Inside the secret world of the digital nomads

·6 min read
All nomads are location independent, but not all location independents are nomads, according to Marc Förster Algás - Witthaya Prasongsin
All nomads are location independent, but not all location independents are nomads, according to Marc Förster Algás - Witthaya Prasongsin

Five hundred and fifty people are gathered in a conference theatre in Bansko, a ski resort town 150km southwest of the Bulgarian capital, Sofia. This isn’t an away-day for HR representatives, but Nomad Fest, a work meet-up for digital nomads, the burgeoning breed of freedom-seeking remote worker-hipsters who move around the globe and work from their laptops, preferably beachside or from some up-and-coming, low-priced urban hub. Presumably the word “Fest” is to make the nomads feel at home in what otherwise amounts to a corporate event to hone your skill set.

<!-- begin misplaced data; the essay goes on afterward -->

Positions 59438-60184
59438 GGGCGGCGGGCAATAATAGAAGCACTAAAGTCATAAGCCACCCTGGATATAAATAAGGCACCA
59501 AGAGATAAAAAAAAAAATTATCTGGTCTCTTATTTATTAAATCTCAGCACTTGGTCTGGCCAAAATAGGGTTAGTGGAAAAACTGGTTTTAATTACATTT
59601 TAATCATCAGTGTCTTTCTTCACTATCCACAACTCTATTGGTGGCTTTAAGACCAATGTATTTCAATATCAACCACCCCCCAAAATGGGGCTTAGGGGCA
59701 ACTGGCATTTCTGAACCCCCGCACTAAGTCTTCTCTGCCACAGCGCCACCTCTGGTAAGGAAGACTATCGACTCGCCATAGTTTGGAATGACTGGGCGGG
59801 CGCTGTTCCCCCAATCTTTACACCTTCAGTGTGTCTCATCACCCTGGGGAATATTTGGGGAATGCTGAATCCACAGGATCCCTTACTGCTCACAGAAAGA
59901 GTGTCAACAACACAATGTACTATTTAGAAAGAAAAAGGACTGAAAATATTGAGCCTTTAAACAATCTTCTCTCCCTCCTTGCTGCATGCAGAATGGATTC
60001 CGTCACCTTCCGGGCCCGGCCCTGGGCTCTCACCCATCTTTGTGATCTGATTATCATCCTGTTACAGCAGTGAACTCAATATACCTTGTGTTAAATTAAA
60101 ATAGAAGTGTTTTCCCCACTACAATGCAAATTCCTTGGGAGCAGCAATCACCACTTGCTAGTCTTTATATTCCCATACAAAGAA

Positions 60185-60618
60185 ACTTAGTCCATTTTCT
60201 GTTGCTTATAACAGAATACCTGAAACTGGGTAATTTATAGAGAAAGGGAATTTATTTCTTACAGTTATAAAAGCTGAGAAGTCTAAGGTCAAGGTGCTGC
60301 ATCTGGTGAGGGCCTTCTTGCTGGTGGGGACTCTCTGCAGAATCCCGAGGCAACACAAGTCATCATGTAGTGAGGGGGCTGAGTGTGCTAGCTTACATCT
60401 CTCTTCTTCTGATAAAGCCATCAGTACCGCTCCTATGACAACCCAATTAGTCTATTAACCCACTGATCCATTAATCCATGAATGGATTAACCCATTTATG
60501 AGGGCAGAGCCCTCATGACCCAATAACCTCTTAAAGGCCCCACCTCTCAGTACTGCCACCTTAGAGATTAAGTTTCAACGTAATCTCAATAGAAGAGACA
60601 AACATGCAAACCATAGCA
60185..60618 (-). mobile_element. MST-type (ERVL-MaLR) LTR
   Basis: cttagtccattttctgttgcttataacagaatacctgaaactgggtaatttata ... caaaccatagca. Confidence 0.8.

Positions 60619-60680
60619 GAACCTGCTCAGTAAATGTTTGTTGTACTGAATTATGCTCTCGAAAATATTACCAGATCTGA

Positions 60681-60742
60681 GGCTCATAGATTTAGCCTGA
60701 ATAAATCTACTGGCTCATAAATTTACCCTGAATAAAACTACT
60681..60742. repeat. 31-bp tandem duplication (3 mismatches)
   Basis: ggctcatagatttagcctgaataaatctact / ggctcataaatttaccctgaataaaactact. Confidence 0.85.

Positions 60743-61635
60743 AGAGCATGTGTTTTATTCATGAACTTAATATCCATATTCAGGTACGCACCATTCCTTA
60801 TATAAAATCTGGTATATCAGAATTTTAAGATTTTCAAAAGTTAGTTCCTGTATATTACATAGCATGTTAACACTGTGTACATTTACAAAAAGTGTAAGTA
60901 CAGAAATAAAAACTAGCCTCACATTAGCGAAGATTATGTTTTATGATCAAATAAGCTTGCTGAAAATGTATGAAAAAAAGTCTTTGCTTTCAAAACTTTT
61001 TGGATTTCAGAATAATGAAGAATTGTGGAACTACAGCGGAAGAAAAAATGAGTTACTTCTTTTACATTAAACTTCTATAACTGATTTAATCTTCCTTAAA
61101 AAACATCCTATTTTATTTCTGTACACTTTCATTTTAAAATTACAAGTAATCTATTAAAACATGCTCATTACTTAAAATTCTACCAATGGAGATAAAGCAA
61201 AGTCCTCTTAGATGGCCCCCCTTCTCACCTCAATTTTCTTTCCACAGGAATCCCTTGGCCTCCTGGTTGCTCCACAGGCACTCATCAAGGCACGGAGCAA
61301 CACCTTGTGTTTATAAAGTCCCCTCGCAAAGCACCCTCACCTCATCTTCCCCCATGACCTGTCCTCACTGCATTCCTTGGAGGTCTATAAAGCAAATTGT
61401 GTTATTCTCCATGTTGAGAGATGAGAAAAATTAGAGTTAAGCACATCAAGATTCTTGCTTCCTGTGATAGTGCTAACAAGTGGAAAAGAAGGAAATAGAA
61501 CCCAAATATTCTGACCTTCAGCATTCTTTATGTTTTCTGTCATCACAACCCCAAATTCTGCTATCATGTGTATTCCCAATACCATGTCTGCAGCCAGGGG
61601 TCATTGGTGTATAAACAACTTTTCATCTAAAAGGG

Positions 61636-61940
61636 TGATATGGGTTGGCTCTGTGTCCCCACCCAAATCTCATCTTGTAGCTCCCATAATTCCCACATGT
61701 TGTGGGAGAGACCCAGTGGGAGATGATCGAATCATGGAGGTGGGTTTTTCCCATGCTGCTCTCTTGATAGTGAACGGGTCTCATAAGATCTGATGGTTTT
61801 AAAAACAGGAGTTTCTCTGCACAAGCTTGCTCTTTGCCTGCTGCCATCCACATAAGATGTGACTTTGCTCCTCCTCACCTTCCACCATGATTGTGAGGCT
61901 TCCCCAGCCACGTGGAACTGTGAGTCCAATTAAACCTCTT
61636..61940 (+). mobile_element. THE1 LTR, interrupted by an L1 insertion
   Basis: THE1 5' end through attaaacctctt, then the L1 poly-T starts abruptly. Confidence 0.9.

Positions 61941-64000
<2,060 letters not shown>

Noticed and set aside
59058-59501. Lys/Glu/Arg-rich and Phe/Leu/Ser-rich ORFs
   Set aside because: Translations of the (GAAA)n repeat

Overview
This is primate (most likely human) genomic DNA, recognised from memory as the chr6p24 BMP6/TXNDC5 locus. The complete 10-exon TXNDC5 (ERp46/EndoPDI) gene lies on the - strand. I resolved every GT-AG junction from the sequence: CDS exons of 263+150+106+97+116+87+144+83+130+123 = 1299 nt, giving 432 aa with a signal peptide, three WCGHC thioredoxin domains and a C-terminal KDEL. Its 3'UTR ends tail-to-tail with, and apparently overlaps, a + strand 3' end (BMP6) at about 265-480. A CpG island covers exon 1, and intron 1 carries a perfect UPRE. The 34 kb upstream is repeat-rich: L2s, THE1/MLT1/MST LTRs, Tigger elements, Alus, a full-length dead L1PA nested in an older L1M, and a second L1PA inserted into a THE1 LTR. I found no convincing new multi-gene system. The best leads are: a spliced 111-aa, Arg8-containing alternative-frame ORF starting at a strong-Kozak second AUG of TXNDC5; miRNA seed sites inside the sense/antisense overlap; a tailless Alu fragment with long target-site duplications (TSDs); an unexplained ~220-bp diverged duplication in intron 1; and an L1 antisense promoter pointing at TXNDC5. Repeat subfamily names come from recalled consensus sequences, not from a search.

These digital nomads, from 41 countries, are supposed to have shunned the dullness and strictures of corporate life so they can follow their technology-enabled dreams. But, instead of firing up their Zoom calls from a Bali beach, or a Barcelona rooftop bar where they pay for beer with Bitcoin, they’re here to, err, attend talks on how to be better at their jobs. So far, so not very nomadic. So far, so very HR.